Seifritz’s spirit serves as inspiration

Bengals dedicate season to fallen family member

Ashley Caporizzo embraces coach Meg Stevens before the Bengals’ senior game against Cortland Saturday. The game also served as a remembrance of Molly Seifritz, who passed away from Ewing’s sarcoma in March.

Earl Z.M.

Ashley Caporizzo embraces coach Meg Stevens before the Bengals’ senior game against Cortland Saturday. The game also served as a remembrance of Molly Seifritz, who passed away from Ewing’s sarcoma in March.

Heading into the 2010 lacrosse season, freshman Ashley Caporizzo was sure it would be her only one on the Buffalo State team.

She was homesick and having trouble adapting to life away from her home in Syracuse. Moving back home and enrolling at local Le Moyne College to play lacrosse after the school year was the peerless option at the time.

Then, big sister intervened.

Each year, freshmen are welcomed to the Buffalo State lacrosse team with a big sister, little sister program. Upperclassmen acquaint incoming players with the modus operandi of the team to get them more comfortable with an unfamiliar lifestyle.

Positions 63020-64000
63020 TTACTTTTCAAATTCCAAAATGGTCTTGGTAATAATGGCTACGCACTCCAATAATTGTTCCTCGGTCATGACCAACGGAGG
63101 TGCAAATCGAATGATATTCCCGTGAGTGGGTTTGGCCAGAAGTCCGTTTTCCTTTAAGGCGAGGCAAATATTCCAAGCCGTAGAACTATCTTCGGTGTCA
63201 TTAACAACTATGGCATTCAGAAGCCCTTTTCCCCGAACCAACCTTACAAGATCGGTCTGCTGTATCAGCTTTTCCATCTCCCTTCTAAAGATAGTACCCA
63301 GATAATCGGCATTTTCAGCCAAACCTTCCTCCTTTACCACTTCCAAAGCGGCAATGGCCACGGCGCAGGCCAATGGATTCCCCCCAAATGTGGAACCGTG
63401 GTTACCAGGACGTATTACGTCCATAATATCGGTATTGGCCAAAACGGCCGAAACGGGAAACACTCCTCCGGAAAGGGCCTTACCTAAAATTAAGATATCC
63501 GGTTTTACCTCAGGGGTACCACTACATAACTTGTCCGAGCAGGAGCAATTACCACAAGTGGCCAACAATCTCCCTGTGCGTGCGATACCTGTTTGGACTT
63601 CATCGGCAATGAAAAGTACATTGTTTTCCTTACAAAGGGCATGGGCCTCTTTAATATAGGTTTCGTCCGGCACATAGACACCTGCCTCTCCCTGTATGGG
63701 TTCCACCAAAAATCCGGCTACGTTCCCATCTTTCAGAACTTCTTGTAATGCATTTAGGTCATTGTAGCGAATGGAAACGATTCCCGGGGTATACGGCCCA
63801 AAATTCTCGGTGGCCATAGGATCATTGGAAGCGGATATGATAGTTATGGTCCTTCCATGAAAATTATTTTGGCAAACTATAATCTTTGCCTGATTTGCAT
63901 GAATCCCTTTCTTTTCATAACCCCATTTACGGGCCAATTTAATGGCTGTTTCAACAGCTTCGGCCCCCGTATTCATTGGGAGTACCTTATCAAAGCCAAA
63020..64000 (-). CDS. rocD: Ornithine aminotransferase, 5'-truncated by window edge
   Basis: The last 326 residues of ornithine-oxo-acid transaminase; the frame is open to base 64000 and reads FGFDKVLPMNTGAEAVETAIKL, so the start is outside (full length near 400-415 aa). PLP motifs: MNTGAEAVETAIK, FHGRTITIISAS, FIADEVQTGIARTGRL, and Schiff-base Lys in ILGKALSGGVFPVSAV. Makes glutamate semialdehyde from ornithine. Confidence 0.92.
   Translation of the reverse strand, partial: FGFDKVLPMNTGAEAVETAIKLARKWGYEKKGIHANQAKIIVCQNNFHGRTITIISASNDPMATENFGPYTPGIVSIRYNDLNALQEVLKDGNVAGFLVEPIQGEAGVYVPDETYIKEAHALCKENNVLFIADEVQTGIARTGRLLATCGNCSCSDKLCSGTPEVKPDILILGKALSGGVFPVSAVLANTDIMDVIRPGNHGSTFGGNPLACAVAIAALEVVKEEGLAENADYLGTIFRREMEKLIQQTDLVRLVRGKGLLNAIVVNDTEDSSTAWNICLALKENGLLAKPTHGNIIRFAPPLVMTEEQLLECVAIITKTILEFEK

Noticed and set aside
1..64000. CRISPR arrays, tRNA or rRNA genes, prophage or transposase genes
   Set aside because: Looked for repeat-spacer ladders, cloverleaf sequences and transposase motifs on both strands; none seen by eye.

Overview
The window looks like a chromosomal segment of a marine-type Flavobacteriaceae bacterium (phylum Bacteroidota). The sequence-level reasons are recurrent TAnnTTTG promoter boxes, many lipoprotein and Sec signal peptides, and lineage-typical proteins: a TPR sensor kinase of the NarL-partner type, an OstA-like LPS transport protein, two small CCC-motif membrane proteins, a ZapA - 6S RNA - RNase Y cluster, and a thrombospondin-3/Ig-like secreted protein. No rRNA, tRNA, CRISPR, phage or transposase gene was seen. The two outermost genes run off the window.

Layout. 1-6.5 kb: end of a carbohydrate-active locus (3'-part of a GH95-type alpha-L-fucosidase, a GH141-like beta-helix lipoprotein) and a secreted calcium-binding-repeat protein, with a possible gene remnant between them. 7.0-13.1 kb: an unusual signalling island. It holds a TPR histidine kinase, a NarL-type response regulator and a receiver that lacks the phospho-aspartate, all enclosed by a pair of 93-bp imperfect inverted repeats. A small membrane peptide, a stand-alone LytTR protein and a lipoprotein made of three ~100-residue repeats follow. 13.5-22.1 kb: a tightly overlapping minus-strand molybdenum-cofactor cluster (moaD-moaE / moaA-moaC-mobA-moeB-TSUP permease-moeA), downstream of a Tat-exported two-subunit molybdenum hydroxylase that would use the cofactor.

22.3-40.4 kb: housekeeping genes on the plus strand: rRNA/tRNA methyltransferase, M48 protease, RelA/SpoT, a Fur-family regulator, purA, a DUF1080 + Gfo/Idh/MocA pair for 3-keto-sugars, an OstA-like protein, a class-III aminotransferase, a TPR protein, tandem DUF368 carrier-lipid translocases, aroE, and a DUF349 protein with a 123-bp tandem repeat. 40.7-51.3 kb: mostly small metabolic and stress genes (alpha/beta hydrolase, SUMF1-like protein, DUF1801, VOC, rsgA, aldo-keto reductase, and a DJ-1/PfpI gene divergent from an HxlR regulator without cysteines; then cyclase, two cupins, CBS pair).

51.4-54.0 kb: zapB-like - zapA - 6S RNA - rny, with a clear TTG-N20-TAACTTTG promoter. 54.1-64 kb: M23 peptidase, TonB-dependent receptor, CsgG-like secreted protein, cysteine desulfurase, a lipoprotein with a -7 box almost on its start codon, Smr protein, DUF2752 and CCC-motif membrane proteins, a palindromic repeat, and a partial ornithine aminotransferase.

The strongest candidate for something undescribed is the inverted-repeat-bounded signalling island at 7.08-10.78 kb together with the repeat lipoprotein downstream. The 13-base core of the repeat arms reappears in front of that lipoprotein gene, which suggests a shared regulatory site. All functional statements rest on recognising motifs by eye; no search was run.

For those who knew Molly Seifritz, it’s no marvel the influence she had on Caporizzo that season. As a junior, Seifritz was Caporizzo’s big sister.

The two would go to lunch, have movie nights, go for runs around Hoyt Lake wearing bright pink shorts — a staple color of Seifritz’s wardrobe, which personified her cheerful, positive outlook of everything in life. And, in turn, big sister sold Buffalo State as the place for little sister to be.

“I think it was all because of her,” Caporizzo said of Seifritz being the reason she stayed at Buffalo State. “If she wouldn’t have made me feel comfortable, I probably would have been out of here. She made an effort in me.”

Caporizzo is certainly not the only one influenced by the transcendent character of Seifritz. She was viewed by many in the program — coaches and players — as being a consummate player, teammate and person. That’s why when Seifritz passed away on March 2 after an 18-month battle with cancer, the collective team decision to dedicate the 2013 season to the former two-time captain was a cinch.

“I don’t even think it was talked about,” Caporizzo said. “It was just ‘This is for Molly,’ and I think that every season from then on should be for Molly because she gave her all and she would have done the same for us.”